"A Non-Inside Look" by Mikhail Tal
64, #18, 1988
In his closing speech after the 55th USSR Championship, Mikhail Moiseevich Botvinnik (the arbiter, and that's quite fascinating in itself!) said that we didn't have such a strong tournament since 1973. We can agree with him. But also we can disagree. Because fifteen years ago, a World Champion wasn't invited to our championship... But, speaking seriously, the Moscow tournament was much discussed long before its beginning.
For years, all kinds of chess writers attacked the "non-playing" grandmasters who boycotted the USSR championships. We can understand those critics. In the years when I was a spectator, and then an active player, all the best players gathered at the championships. For instance, the 19th and 20th championships, or the 1957 championship that I still remember so fondly... Then, by various reasons (but those reasons were always objective) the country's leading chess players - everyone or not - stepped aside. It's hard to remember, for instance, when a World Champion last played in the USSR championship. In his years as a World Champion, Anatoly Karpov only twice joined the race for the gold medal. Though he was successful both times! Thereupon, I remember one of the meetings of our federation where this year's high league was discussed. As far as I remember, they decided to close the Sheremetievo-2 airport for our leading grandmasters for duration of the championship. Another historical resolution was passed, though I thought quite skeptically of it: for the players older than 50, playing in the championship was optional.
And considering the last two years... Before the 1986 championship, I called one of the Chess Federation official, O. Stetsko.
He asked me about my plans. "I'd like to play in the high league", I answered. And by the tone of his voice, I could tell that my words astonished him.
"Misha, are you seriously?" Stetsko asked. (Knowing of my reputation, even I myself started to doubt it.) "You know, of those with personal invitations, only Beliavsky plays, but, you know..."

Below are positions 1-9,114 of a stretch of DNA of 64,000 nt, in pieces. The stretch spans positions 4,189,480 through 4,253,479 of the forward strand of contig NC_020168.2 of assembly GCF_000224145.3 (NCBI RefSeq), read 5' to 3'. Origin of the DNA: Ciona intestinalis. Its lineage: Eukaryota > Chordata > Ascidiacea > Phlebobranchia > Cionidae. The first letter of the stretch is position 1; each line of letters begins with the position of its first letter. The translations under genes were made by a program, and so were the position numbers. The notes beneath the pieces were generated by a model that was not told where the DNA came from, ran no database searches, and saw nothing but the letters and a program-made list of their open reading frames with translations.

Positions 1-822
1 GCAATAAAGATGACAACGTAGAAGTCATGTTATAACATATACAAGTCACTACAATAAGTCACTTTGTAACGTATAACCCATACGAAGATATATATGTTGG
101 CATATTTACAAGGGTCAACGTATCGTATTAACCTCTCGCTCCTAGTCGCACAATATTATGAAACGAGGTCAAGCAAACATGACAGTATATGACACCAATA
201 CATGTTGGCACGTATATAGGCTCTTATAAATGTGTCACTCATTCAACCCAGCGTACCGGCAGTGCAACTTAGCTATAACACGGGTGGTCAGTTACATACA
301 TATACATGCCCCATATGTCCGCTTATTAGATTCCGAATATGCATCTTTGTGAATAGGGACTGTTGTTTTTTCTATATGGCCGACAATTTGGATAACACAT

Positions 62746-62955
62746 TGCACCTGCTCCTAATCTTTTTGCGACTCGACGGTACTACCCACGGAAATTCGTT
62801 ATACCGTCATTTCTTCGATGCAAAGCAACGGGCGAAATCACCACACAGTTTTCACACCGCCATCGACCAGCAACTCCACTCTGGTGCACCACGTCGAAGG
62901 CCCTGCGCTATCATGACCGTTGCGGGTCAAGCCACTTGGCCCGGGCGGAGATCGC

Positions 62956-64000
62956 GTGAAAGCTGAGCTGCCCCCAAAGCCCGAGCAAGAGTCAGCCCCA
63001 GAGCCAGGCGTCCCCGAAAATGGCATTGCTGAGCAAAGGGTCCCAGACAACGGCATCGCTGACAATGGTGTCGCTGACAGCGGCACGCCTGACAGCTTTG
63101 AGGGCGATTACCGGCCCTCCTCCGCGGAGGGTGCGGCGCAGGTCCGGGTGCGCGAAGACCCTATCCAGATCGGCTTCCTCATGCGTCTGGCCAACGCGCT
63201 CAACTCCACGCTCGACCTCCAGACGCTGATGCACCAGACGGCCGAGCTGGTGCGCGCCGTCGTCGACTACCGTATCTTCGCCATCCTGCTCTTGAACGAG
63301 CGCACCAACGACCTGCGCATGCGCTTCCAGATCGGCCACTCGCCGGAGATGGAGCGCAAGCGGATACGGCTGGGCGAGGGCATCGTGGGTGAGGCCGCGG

(There was a pause where I could think anything.)
"You know, he always plays!" said the voice in my phone. And then I understood: it was almost inappropriate for me to play in the championship. So I had to refuse voluntarily.
The next year, the USSR championship was also a FIDE Zonal tournament. I'm sure that was the last time. It's ridiculous: a large group of Soviet players has personal invitation to the Interzonals and even to the Candidates' matches. And if we all played, then we'd become, willingly or not, some kind of "traffic directors": it would be up to us to decide whom to let into the Interzonal and whom not to let.
And this time, everyone in the chess department finally understood: for people to be creative, they need good conditions for that! (In the first day, it pleased me as a player, and after that - as a tournament's guest.) Perhaps the best hotel in Moscow, a very good tournament hall. Firstly, it was feared that the people won't buy 5-rouble tickets. For comparison, tickets for the World Championship cost twice less. But we quickly learned that this couldn't stop the Soviet chess fans. The seventh and last rounds proved that: large crowds literally stormed the International Trade Center at the Krasnopresnenskaya embankment. I think that we don't need to hold such championships every year. It was just a good coincidence that there were no "compulsory" international tournaments in August. But once in, say, three years, that would be a good norm that both doesn't lead to chess overfeeding and satisfies the chess hunger of our country's chess fans. I must say that even if formally, there are many international tournaments held in USSR, but, in economical terms, it's just gross output. The competitions in, say, Yurmala, Protvino or Sochi are just "events". We can't get the really strong Western grandmasters to play there.